The following is a write-up of the CPD session on extended writing 20/9/16:
In many subjects across the curriculum, students are required to write at length. While the writing itself may not be assessed (although SPAG is marked in English Literature, Geography, History and Religious Studies), without effective writing, students cannot communicate effectively what they know in the subject. It can be a significant barrier for some of our students. Some controlled assessments require essays of 1000+ words and even shorter 6 or 12 mark questions in subject are demanding due to time pressures of exams.
By far the most important thing when thinking about extended writing is knowledge. There is no chance of writing of any quality when material is not known. American educator E.D. Hirsch, states the following:
‘Higher-order thinking is knowledge-based: The almost universal feature of reliable higher-order thinking about any subject or problem is the possession of a broad, well-integrated base of background knowledge relevant to the subject.’
So, make sure that students have the knowledge required. For subjects where the writing is merely the means of communicating what they know, students have to know things. Otherwise writing may happen, but it won’t be particularly good.
That said, there are certain practices that can enhance the quality of writing. Here, we will focus on three. Like most effective strategies they are simple: model, practise and support.
This includes two distinct elements:
Models: Students need to see examples of great extended writing.
Modelling: Students need to see an expert (you) creating writing and articulate thinking about the process.
Without models, students have no idea what quality looks like. Without modelling, they have no idea how to get there.
Models can take various forms. Teachers can create them; students can create them- or their work can be used; exam boards will have them in standardisation materials; you may even find real world examples which you can use.
We have had much success at DKA with ‘Artful Sentences’. Sentences are the simplest models and students with a command of effective sentence-building tend to produce the best writing. You can read the blog post on these here, and borrow a copy of Teach Like a Champion 2.0 if you’d like to read more.
You also need to model the processes involved in writing. This will often be heavily entwined with answering exam questions. Metacognition is something which has been shown to have real benefits, with the Sutton Trust stating in their research reports that “The evidence indicates that teaching these strategies can be particularly effective for low achieving and older pupils.”
Live modelling is incredibly effective. You can use a board and pen, but we have visualisers and department iPads to support this. Recently, the idea of the ‘Walking Talking Mock’ has been developed. (Read a blog on this here.) It can take a variety of forms but in essence is a teacher talking through what they are thinking as they answer exam questions. Modelling explicitly how to answer exam questions (whether they require writing at length or not) is one of the most effective things that we can do. The Geography department use the mnemonic BUGS!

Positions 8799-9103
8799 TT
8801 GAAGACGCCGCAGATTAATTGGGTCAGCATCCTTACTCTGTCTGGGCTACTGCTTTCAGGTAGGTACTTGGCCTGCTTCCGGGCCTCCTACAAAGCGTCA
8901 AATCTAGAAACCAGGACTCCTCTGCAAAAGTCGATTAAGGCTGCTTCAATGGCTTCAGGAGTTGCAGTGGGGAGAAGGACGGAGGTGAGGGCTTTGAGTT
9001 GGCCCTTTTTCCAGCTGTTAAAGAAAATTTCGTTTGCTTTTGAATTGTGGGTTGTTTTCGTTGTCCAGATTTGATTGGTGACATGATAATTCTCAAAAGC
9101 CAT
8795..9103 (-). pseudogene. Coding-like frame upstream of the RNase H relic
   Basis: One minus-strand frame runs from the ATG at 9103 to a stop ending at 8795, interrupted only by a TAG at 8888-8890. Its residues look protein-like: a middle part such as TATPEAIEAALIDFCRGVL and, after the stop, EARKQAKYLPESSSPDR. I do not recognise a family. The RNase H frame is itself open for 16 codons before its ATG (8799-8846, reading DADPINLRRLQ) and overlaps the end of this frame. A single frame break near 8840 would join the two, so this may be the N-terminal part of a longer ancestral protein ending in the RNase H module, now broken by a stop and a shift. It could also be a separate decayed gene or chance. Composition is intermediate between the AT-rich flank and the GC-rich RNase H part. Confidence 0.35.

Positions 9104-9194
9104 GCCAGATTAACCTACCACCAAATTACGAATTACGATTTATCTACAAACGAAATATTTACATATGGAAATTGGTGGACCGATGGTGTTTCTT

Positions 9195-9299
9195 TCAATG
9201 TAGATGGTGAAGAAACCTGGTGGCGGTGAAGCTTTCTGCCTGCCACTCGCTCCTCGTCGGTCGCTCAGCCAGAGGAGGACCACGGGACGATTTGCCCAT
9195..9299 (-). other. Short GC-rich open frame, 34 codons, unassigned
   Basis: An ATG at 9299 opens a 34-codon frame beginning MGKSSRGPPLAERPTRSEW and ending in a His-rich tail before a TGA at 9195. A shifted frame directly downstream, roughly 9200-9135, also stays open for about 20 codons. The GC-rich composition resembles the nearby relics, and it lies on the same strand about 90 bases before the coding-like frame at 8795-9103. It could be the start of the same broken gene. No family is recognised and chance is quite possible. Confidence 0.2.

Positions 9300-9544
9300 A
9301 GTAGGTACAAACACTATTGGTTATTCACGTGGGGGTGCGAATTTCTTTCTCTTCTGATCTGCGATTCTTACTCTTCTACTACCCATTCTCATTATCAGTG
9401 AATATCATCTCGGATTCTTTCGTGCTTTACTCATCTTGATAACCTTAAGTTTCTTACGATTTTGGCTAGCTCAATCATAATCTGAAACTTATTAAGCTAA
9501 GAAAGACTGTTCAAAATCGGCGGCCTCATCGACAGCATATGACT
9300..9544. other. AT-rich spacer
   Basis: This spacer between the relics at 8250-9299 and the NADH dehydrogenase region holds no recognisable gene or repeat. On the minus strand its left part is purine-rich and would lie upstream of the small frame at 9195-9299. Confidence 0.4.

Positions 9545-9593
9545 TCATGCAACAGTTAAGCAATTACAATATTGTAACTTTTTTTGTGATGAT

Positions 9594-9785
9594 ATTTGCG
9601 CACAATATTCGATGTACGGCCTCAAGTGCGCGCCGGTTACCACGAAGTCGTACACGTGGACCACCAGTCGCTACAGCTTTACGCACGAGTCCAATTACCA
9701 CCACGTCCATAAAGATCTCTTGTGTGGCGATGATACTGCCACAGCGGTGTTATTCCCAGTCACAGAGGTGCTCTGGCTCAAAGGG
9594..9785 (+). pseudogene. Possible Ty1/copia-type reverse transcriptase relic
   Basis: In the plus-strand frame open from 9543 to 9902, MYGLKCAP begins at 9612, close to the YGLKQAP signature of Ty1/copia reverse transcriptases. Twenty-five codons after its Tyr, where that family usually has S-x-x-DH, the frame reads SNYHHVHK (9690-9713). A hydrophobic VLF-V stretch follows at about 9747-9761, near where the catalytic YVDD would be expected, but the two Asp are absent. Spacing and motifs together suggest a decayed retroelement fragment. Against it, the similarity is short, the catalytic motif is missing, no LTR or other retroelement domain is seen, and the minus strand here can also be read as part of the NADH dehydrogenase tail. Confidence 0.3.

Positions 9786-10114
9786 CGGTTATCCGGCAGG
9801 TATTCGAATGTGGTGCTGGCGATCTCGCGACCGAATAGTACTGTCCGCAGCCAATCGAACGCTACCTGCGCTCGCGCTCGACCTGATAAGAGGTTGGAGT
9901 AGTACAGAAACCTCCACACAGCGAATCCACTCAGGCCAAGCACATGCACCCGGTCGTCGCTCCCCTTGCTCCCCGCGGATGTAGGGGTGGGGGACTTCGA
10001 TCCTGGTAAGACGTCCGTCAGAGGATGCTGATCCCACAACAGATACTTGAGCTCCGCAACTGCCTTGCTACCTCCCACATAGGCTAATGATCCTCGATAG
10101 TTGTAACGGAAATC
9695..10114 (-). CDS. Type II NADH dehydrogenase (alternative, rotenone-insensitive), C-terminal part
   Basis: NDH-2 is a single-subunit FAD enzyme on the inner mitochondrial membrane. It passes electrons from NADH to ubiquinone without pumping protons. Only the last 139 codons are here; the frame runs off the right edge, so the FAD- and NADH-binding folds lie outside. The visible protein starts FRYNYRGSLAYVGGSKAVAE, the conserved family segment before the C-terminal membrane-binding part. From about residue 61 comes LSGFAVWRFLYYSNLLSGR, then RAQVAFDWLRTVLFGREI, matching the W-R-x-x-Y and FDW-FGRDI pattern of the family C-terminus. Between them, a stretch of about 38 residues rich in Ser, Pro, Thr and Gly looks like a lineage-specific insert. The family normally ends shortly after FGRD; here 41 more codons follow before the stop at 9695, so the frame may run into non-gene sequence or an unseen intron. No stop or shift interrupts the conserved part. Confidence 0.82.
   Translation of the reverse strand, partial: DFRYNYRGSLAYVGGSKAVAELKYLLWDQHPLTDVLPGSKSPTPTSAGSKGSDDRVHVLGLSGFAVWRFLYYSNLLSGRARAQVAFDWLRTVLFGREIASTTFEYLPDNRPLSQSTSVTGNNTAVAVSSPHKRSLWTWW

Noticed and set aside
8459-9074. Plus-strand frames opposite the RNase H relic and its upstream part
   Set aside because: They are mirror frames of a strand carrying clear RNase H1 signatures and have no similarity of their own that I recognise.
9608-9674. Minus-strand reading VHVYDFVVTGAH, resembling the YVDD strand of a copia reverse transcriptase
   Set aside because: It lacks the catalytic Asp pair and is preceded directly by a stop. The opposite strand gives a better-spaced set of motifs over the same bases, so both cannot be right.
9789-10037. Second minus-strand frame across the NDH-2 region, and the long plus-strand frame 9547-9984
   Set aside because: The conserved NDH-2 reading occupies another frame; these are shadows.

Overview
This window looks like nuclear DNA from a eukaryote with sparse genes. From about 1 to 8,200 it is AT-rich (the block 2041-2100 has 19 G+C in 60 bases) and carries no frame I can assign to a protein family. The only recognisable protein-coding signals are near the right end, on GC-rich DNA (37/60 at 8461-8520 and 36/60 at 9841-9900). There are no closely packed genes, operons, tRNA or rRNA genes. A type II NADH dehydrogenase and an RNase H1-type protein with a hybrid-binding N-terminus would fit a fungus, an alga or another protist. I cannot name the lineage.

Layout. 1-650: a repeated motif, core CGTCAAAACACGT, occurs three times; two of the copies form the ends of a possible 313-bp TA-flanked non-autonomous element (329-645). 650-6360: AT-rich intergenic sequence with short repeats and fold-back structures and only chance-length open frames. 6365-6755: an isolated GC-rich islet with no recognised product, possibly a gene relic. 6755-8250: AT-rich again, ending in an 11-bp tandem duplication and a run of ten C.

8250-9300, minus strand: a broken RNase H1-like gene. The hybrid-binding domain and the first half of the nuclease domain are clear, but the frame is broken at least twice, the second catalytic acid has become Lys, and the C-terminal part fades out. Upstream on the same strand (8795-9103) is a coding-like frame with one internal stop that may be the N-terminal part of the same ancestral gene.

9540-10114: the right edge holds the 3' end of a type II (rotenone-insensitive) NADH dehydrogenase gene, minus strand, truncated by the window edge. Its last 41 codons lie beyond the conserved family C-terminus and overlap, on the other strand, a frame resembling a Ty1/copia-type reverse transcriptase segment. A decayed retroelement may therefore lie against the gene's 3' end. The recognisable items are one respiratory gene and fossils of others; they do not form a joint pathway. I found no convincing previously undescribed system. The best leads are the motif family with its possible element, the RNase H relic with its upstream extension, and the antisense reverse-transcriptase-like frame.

The curriculum feels ever squeezed, and there is so much to cram in that sometimes we don’t practice writing enough. Writing at length is not something that students, or indeed adults, do regularly, so they need to practise. This means practising with exam timings to avoid complacency and increase urgency, practising planning and it also means the teacher stepping away and letting them do it without interruption.
There’s a difficult balance to be had with the support of extended writing. Too little support and students will find it difficult to even get started, let alone finished; too much support and answers become a little too formulaic and the most able students don’t write with enough flair. There is some merit in mnemonics as starting points, and one which has been successful in R.E. and Science is the PEEL structure. The examples shown are for R.E. and this structure allows students to score highly on questions that account for about 50% of the marks available.
In English, we have explored Iceberg paragraphs, which are built around a topic sentence.
While these two methods are distinct, they do have some overlap. Both require a clear point to be introduced, then evidence to support it, this evidence to be explored, and the question to be answered. For students who might struggle to build an Iceberg paragraph, saying something like “start with a point, just like you do when you use PEEL” has been useful.
Individual subjects must never be forced to use a mnemonic or approach that does not work for them, but over the next cycle we would like to explore further what works well with extended writing, to share what has been successful and see where we can find common ground. For example, are there sentence structures that we can use across the school which will support all of our subjects? Is there an extended writing slide that we could develop that would support all subjects in extended writing?
If you have any successful approaches, please let us know, and present them in the Teachmeet on 28/11.
More on Walking Talking Mocks:http://www.kristianstill.co.uk/wordpress/2015/05/02/walking-talking-mocks-worthwhile/
Shared writing- modelling mastery: https://huntingenglish.wordpress.com/2013/03/19/shared-writing-modelling-mastery/
5 things every new secondary teacher needs to know about writing: http://www.learningspy.co.uk/writing/5-things-every-new-secondary-teacher-know-writing/